#1. The growth and the appeal of the gig economy represent a shift in how we define work.

Traditionally we defined part-time work opportunities as part-time jobs that required agreement to a specific timeframe and place, even how the work would be accomplished. The gig economy changed the definition of how we define work and empowered the worker by enabling workers to choose when and how they want to work. No longer do we think of work possibilities being constrained by specific hours.

#2. Flexibility and Freedom in how work can be accomplished are new attributes/values shared and desired by all segments in society.

Men and women in all segments of society, from Gen Z through Baby Boomer, value flexibility and freedom in how work can be accomplished. A student can find work opportunities in the gig economy without the constraints imposed by a traditional part-time job. Workers in current employment who desire to leverage underutilized time to enhance income without disruption to full-time work or even family responsibilities or other interests appreciate flexibility in how work can be accomplished. I cannot think of any segment in our society that does not appreciate flexibility and freedom regarding work. The traditional 9-to-5 workplace may be getting the pink slip.

#3. Work will become more and more equitable and inclusive.

The opportunity to build and scale a business idea has been enabled and simplified by advancements in technology. The digital platform is what used to be the office or store. Consumers now seek products and services 24/7 via devices that connect to an internet of things. Platforms like Etsy (www.etsy.com) enable anyone with a unique product to market and sell to a global marketplace. Companies like Shopify (www.shopify.com) enable the start-up of a business idea fully supported by digital assets for a few hundred dollars vs. hundreds of thousands of dollars. All forms of gig work opportunities connect providers with potential or actual customers and clients. Gender is not a factor in a new digital-focused economy, nor is age; therefore, we expect the new work opportunities to be more equitable, more performance-based, more inclusive of all segments even the more mature who may seek work because of being replaced, displaced or simply in need of income possibilities.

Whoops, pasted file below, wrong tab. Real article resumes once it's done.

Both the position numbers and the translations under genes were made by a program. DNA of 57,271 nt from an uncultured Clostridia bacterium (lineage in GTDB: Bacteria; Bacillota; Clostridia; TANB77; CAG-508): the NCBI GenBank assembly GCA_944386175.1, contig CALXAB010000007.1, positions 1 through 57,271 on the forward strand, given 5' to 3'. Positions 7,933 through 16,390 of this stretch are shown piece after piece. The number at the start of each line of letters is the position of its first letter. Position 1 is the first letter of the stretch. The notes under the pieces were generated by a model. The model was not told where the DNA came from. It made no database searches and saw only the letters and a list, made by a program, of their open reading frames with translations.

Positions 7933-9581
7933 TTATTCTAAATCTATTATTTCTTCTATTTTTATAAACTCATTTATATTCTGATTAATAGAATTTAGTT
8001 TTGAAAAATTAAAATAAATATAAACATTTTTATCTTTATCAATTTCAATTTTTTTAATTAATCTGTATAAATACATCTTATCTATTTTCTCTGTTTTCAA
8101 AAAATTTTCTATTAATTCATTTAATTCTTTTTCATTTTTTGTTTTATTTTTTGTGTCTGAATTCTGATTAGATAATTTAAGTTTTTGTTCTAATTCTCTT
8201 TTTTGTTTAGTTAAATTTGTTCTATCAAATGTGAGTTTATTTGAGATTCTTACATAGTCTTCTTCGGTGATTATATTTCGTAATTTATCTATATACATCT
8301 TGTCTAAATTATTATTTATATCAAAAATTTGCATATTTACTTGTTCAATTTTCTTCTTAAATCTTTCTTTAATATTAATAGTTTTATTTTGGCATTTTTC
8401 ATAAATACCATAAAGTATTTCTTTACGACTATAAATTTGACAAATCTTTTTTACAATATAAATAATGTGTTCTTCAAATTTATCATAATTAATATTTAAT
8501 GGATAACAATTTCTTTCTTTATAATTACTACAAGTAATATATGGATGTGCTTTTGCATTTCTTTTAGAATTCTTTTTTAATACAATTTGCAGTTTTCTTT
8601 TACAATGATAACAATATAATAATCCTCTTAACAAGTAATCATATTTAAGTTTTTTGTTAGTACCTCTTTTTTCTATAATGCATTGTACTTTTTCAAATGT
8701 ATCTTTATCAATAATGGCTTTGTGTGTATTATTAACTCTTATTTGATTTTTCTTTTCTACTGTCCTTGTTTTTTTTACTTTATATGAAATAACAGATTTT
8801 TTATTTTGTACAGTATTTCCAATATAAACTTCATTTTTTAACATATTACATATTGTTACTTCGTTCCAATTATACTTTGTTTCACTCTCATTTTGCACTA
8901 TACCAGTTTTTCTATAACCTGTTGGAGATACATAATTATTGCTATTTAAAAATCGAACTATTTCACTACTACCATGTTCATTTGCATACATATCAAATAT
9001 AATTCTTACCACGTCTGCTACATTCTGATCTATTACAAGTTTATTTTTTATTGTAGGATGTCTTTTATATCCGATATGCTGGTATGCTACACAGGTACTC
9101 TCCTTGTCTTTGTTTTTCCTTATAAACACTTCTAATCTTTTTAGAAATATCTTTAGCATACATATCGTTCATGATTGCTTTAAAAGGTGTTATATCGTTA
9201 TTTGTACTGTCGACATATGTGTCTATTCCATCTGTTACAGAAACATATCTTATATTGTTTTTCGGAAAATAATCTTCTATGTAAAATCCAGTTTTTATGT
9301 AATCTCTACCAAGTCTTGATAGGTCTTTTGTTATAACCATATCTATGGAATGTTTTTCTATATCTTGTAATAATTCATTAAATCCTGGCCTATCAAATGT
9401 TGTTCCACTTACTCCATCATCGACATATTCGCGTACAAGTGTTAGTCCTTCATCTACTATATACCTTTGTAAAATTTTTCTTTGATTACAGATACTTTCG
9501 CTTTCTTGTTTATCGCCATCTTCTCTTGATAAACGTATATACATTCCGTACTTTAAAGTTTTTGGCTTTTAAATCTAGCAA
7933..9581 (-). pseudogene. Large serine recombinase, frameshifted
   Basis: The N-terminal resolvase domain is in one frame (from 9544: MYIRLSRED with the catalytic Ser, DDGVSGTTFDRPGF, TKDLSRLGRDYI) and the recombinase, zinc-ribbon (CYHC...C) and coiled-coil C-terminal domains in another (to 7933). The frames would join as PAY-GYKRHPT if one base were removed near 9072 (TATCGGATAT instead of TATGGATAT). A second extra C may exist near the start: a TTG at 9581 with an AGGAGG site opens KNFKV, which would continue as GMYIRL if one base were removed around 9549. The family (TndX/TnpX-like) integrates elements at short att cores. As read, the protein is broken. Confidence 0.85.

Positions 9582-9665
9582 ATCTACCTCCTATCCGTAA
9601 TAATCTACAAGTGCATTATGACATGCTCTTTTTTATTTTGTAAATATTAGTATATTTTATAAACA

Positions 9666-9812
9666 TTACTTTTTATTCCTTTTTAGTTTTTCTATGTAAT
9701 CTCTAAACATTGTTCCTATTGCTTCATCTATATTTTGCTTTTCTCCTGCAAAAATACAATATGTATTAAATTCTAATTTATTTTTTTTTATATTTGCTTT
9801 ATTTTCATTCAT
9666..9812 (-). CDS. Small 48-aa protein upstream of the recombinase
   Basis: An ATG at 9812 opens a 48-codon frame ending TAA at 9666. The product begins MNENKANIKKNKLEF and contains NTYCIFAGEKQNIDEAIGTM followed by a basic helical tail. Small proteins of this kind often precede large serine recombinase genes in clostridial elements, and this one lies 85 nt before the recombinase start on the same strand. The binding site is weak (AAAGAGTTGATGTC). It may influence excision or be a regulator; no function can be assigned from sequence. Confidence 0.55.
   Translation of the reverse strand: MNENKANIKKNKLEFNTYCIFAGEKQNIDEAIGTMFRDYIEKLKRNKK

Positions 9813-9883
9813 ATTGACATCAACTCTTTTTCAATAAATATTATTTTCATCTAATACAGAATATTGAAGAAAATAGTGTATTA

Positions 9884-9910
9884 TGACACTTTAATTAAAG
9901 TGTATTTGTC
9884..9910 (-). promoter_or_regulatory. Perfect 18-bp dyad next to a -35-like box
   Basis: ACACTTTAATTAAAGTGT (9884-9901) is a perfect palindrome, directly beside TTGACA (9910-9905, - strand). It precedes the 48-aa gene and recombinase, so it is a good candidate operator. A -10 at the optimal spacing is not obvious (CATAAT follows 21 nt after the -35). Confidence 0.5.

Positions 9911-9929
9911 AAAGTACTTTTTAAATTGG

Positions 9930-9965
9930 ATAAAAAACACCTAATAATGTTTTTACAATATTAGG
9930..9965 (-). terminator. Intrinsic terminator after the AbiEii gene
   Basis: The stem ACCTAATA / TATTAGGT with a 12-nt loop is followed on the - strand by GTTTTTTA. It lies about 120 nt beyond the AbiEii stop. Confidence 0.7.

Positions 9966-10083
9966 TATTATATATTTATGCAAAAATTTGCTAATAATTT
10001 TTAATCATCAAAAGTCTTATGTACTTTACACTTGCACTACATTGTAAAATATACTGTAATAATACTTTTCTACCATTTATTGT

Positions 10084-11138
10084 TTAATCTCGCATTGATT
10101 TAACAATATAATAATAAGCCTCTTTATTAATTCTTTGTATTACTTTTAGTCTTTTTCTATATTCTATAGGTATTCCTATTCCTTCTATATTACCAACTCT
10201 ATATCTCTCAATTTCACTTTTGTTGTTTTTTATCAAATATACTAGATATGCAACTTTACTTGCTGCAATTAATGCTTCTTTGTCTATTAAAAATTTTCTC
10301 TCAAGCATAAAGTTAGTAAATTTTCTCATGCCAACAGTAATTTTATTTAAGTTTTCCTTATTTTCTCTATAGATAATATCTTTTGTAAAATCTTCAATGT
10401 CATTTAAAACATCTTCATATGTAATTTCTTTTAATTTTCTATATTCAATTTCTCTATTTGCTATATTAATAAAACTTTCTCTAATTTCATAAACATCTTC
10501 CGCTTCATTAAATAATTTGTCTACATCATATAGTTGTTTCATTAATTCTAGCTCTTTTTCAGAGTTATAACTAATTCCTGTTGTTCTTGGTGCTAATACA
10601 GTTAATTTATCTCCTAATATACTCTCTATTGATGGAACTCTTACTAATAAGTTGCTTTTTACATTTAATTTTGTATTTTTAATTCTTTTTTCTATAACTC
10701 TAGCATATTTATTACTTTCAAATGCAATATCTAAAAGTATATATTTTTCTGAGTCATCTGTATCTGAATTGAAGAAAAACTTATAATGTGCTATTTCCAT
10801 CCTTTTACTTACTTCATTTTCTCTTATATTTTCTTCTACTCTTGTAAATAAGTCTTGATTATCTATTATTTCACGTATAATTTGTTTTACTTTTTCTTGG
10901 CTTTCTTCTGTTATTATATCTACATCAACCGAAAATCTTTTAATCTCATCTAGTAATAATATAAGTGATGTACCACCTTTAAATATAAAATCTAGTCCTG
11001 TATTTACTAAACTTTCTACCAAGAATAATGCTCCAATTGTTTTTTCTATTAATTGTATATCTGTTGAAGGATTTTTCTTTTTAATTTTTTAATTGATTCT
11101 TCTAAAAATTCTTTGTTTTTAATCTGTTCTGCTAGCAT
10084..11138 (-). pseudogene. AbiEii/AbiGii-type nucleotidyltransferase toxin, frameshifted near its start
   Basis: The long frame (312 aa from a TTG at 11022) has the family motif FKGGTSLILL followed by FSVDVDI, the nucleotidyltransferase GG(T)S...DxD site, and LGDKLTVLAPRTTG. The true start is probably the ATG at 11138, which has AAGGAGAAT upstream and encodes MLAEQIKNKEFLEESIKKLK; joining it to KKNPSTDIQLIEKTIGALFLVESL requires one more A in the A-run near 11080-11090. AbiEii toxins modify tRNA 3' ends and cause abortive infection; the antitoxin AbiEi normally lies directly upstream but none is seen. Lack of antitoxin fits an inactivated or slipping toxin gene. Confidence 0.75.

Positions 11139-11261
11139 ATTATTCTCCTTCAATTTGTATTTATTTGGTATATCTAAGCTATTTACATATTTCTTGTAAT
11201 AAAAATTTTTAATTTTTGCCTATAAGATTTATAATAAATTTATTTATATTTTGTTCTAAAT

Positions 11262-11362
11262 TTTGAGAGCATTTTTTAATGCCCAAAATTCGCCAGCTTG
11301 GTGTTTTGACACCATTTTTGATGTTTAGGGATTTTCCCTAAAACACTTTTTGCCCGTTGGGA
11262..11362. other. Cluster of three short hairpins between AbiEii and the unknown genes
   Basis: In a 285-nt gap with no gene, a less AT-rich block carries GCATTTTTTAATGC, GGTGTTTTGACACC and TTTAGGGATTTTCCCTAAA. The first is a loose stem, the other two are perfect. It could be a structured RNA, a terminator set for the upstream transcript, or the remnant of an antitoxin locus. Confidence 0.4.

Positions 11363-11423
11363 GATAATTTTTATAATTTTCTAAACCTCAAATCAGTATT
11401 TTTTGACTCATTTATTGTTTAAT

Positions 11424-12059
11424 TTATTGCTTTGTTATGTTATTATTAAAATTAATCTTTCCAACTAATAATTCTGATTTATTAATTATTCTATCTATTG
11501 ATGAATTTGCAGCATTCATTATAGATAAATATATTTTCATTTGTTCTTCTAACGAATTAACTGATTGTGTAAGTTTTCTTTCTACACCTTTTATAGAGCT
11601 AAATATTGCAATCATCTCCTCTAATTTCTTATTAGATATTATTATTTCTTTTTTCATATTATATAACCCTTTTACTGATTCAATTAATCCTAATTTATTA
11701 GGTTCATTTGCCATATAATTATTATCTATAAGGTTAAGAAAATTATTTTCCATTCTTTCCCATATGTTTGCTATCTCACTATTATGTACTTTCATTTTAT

#4. There will be more unbundling of safety-net products and services, such as health insurance and retirement plans, from traditional employment.  

As more of the workforce opts for flexible and more entrepreneurial work options, the demand for safety-net products will certainly increase, and providers will realize that their health and retirement instruments can no longer be brokered solely through traditional work structures in the form of benefits associated with full-time employment. The growth in flexible work opportunities will create a new market for safety-net products that must become affordable in work formats other than traditional 9-to-5 employment. Providers of these services cannot ignore this new, different, and growing market of gig workers/microentrepreneurs. The Association for Entrepreneurship fills this need very effectively!

#5. Microentrepreneurial opportunities will continue to be appealing.

The global pandemic caused us to think differently and do things differently. Many hourly workers who were displaced had to find new ways to survive, including new ways to work and be compensated. We are now living in a new digital platform-based economy. The U.S. Labor Bureau has been reflecting a growing quit rate amongst hourly workers across all industries and all regions within the United States. These workers are not quitting work; they are quitting traditional forms of work and shifting to new opportunities.

Article contributed by
John T. Fleming,
Author — Ultimate Gig

John T Fleming, a white man in his 60s or 70s wearing glasses and a dark blazer jacket